in the soil
have moved into a new home. In one area the past tenants used the
corner as their coal bin so there is a lot of coal gravel in the
earth. Will this kill my new plants? This area is part shady and
I would like to use it to plant a fern garden. What can I do to
improve the earth in that area?
and coal by-products can be quite toxic to plants. There is also
the slim possibility of health risks from eating vegetables grown
on such soils. You would probably find that your new plants would
fail to thrive if planted in this coal gravel.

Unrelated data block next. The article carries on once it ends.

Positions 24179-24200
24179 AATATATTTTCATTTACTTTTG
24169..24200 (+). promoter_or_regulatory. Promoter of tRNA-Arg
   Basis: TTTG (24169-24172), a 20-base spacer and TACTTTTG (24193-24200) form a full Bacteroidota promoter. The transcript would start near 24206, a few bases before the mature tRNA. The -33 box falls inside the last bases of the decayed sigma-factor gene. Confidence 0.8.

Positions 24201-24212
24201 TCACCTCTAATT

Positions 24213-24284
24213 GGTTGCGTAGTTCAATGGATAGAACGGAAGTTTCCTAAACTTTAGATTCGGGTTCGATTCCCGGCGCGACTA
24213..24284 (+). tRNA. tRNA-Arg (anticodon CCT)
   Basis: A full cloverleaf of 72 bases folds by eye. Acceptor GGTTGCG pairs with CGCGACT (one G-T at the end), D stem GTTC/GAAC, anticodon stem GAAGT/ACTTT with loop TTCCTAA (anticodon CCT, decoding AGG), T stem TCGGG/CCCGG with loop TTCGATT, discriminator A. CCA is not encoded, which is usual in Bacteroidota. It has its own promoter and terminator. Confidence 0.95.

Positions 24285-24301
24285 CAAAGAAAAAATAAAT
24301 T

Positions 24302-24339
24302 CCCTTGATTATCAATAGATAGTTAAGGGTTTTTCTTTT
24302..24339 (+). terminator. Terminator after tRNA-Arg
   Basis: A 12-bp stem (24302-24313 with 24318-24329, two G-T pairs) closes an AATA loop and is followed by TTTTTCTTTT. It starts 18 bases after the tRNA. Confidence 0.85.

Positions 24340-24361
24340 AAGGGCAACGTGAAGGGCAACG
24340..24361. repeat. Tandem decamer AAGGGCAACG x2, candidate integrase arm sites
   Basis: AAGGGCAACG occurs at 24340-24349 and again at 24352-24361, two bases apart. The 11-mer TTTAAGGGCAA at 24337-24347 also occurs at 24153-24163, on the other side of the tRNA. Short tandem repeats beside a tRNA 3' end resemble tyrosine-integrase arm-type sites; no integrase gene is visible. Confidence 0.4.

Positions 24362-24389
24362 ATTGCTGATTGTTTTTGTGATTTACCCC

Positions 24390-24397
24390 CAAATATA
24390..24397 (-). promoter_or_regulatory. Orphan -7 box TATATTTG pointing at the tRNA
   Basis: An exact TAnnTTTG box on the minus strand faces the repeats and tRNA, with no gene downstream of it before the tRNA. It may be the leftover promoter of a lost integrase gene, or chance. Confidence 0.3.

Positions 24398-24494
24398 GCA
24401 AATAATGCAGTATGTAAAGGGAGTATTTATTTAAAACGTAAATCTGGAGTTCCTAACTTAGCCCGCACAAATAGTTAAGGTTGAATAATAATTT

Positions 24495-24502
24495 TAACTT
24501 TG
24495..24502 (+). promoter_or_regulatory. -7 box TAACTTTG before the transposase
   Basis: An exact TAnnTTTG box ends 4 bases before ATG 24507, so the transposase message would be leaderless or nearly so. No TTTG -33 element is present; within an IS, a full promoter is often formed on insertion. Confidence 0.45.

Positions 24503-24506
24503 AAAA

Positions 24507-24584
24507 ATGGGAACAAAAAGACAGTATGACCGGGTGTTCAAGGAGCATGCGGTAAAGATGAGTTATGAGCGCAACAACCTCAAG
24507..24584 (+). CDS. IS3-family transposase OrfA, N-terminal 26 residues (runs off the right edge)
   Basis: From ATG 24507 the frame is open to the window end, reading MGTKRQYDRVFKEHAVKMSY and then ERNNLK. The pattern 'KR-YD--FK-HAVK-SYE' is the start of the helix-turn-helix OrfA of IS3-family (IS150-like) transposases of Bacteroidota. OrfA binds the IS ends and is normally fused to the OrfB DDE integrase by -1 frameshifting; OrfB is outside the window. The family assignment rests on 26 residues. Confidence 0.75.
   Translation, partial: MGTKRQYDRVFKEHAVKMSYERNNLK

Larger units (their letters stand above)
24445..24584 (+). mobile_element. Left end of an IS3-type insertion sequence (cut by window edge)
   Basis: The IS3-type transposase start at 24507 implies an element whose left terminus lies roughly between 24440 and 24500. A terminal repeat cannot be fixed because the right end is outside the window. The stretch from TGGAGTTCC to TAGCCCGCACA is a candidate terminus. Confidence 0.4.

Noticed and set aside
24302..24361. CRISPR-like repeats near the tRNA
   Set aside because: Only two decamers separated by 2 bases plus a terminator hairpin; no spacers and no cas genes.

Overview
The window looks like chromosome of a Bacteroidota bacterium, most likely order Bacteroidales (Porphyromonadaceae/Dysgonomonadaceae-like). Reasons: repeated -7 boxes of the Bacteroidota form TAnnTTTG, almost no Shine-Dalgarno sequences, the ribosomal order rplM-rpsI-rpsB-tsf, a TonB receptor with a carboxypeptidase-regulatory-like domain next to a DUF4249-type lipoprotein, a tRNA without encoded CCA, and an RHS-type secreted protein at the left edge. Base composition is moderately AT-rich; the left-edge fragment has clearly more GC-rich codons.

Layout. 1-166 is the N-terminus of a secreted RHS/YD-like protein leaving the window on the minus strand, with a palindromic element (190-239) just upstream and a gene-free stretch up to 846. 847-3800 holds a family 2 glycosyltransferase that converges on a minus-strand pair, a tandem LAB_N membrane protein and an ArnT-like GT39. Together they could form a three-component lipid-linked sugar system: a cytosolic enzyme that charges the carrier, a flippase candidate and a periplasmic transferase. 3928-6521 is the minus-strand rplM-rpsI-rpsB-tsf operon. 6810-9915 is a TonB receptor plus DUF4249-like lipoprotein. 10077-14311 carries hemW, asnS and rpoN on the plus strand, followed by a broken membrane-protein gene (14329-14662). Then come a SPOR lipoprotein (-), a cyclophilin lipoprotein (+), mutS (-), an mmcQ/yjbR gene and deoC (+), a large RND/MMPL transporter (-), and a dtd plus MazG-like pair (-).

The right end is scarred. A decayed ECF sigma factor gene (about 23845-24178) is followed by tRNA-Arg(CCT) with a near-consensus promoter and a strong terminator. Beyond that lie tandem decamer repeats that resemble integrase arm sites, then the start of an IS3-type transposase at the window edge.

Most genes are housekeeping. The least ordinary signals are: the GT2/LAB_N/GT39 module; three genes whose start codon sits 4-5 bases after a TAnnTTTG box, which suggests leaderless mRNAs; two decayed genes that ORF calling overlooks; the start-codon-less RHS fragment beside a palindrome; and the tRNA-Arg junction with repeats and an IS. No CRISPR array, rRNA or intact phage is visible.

I do, however, have a
few suggestions. Could you sieve out most of the coal gravel? If
so, you could add compost to the area and hope that you have removed
enough of the coal gravel to allow your ferns to grow. An expensive
option is to remove the soil and replace it entirely. Otherwise
you could pave the area and grow your ferns in planter boxes or
in raised beds. Good luck!
by Dr Dan Blanchon from Unitec's Diploma in Sustainable Horticulture and Bachelor
of Resource Management.
with permission from NZOOM Home and Garden content,
from the previous
The views expressed here are not necessarily those of the RNZIH